A court ruling in Washington, D.C., on Friday evening may put a stop to the epidemic of secret donors who bankroll political groups that now fill the airwaves with vague and often specious election campaign ads.
In a 31-page ruling (pdf), U.S. District Judge Amy B. Jackson concluded the Federal Election Commission overreached its authority in 2007 when it began allowing corporations and nonprofits to conceal the identities behind groups that fund “electioneering communications,” or advertisements that don’t expressly advocate for or against a political candidate running for federal office.
“This is good news for our democracy and for voters,” plaintiff U.S. Rep. Chris Van Hollen, D-Maryland, said in a prepared statement. Van Hollen filed the lawsuit in April 2011. “This victory will compel the FEC to require enhanced disclosures of the funders of campaign-related advertisements.”
The ruling could deal a blow to non-profits such as Americans for Prosperity and the American Energy Alliance that are linked to the Koch brothers, a pair of conservative billionaire oil tycoons who advocate for the dismantling of public education and the evisceration of environmental laws as we know them.
Another group Jackson’s ruling might impact is the U.S. Chamber of Commerce, which in last year’s midterm election engineered one of the largest ad campaigns using secret corporate money. Ever since Thomas Donohue took the reins in 1997, the U.S. Chamber has been part of the Republican election machine. The group’s aggressive politicking has caused smaller chambers to drop their memberships. In Colorado, there are calls for the Aspen Chamber Resort Association to end its affiliation with the U.S. Chamber because the national group lobbies against climate legislation.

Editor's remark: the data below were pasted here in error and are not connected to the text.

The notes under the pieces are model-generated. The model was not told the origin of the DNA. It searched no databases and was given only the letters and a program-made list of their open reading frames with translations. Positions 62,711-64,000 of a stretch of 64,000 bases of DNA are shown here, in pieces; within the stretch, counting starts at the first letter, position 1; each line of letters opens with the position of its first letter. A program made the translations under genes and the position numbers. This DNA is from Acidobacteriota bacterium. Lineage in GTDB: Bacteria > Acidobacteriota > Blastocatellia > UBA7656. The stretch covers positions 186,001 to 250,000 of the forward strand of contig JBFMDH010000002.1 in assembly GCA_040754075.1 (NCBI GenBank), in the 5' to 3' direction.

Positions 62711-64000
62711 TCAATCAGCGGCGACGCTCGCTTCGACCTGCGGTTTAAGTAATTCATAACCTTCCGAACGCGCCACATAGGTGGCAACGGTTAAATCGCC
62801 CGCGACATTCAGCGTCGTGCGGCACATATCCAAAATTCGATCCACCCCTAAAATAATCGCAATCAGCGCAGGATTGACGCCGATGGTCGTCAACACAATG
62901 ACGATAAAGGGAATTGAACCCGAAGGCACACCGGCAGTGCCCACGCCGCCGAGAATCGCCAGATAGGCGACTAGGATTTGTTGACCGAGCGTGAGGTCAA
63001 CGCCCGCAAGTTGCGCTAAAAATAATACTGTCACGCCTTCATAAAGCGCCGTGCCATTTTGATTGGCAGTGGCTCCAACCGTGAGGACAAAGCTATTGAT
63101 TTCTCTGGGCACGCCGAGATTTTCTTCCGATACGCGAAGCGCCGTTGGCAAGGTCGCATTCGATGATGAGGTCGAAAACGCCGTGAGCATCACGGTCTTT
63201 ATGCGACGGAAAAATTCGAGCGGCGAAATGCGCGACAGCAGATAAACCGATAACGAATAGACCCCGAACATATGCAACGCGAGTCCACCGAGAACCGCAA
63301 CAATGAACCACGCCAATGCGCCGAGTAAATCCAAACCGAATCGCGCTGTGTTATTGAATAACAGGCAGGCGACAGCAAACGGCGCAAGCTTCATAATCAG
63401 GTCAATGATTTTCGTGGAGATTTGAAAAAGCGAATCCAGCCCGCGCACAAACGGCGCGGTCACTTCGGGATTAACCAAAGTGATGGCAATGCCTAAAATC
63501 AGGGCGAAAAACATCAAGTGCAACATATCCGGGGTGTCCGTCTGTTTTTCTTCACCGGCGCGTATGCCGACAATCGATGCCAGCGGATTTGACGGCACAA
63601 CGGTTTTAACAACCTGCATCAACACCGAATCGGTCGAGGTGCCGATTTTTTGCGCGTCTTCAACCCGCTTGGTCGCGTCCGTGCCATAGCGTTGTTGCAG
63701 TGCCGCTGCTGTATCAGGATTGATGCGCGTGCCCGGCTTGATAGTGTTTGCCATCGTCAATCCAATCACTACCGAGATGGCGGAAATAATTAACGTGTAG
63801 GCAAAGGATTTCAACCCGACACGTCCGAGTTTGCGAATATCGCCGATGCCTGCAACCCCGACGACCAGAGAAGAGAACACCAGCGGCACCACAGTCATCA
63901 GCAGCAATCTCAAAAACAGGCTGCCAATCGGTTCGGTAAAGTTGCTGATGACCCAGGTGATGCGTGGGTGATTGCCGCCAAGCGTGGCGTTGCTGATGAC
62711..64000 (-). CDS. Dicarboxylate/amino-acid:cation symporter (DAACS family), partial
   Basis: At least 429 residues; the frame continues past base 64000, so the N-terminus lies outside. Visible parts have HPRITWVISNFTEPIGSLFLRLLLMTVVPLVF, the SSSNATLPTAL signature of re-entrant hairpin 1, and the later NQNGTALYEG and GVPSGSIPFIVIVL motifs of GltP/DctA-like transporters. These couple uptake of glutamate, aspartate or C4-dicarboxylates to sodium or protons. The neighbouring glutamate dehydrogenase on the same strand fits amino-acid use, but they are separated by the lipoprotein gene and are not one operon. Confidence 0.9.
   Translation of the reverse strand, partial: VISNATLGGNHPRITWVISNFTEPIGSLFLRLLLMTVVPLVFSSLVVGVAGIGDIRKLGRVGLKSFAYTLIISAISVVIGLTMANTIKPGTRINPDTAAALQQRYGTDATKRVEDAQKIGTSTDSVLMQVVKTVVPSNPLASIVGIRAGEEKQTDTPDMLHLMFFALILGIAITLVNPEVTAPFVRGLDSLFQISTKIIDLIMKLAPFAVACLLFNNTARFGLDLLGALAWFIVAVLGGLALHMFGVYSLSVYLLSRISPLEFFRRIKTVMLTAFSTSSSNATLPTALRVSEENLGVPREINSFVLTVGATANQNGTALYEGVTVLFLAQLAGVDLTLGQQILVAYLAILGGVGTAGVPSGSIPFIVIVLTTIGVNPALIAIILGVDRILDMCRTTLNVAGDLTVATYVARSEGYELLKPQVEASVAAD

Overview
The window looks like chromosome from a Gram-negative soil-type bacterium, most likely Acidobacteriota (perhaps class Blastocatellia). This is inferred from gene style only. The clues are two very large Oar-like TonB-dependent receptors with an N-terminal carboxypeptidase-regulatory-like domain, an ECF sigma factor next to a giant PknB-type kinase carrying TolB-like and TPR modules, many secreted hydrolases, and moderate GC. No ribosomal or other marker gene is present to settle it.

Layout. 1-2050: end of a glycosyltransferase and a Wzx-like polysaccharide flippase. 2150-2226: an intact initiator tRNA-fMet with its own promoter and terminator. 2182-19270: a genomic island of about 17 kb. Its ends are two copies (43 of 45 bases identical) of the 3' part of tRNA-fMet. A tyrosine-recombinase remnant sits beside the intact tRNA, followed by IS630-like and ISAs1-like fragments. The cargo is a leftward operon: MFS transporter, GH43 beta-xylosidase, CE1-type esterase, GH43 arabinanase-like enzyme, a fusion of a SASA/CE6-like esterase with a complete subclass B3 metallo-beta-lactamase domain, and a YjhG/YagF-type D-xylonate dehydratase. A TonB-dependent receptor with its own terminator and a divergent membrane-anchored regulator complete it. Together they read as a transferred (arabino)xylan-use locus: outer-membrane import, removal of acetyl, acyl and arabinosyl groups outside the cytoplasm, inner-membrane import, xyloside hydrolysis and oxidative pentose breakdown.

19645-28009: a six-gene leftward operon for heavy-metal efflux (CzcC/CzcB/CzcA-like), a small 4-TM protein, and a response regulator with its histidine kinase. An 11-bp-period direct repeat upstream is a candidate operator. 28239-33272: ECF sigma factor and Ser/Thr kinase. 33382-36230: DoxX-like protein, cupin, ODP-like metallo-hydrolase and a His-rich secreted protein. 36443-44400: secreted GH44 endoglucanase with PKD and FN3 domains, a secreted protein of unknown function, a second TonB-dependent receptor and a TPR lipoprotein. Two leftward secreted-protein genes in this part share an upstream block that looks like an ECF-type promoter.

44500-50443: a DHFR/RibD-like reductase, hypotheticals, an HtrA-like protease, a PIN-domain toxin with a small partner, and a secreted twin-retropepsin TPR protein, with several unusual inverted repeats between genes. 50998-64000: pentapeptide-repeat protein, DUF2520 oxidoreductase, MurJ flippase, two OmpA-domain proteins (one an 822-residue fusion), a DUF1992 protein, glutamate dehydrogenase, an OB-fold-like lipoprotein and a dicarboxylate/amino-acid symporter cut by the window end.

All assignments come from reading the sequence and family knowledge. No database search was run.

President Obama has considered issuing an executive order to require all would-be federal contractors to disclose direct and indirect political spending of more than $5,000. Bruce Josten, a lobbyist for the U.S. Chamber, blasted the president in the New York Times, saying his business bloc “is not going to tolerate” any White House attempt to stop anonymous corporate spending.
But the U.S. Chamber, the Koch brothers and the Karl Rove-backed Crossroads GPS, which has spent millions of dollars running anti-Democrat ads this election cycle, must listen to the courts.
University of California-Irvine law professor Rick Hasen said it is unclear what might happen next. He laid out the following possibilities (noting there could be more) on his widely read Election Law Blog:
1. The FEC will appeal, and the appellate court will reverse.
2. The FEC does not appeal, and tries very quickly to get new regulations out.
3. The FEC does not appeal, and gets no new regulations out, leading to questions, and possibly a request for an advisory opinion on what these groups must now disclose as to their contributors. The FEC could well deadlock on this question.
4. Groups will ignore the language of the statute, and reform groups will file complaints at the FEC against them for failing to disclose their contributors.
5. Someone will file a new suit in federal court claiming that the statute, as now construed by the court, violates the First Amendment speech and associational rights of contributors to these organizations.
Ken Gordon, former Senate majority leader in Colorado and current director of CleanSlateNow.org, said complaints can now be filed with the FEC requesting the source of funds for political ads.
“But the problem is the FEC has been hopelessly deadlocked on doing anything of substance because there are three Democrats and three Republicans on its six-person board,” he noted.
Still, Gordon said the ruling is a move in the right direction.
“I’m pleased with this decision and I hope it stands up in the federal appeals process,” he said. “The Supreme Court has always upheld disclosure rules so it may get a friendly ruling there.”
The FEC rules in 2007 essentially upended part of the Bipartisan Campaign Reform Act of 2002. Then in 2010, the U.S. Supreme Court’s landmark ruling in Citizens United v. Federal Election Commission opened the floodgates for political ads that are secretly funded by corporations and interest groups.
According to the Center for Responsive Politics, the percentage of outside undisclosed spending in U.S. elections spiked from 1 percent in 2006 to 43.8 percent in 2010.
“The FEC must get new rules in place promptly to ensure that outside spenders making electioneering communications disclose the donors funding these campaign-related expenditures,” said Fred Wertheimer, president of campaign finance watchdog group Democracy 21, which backed Van Hollen.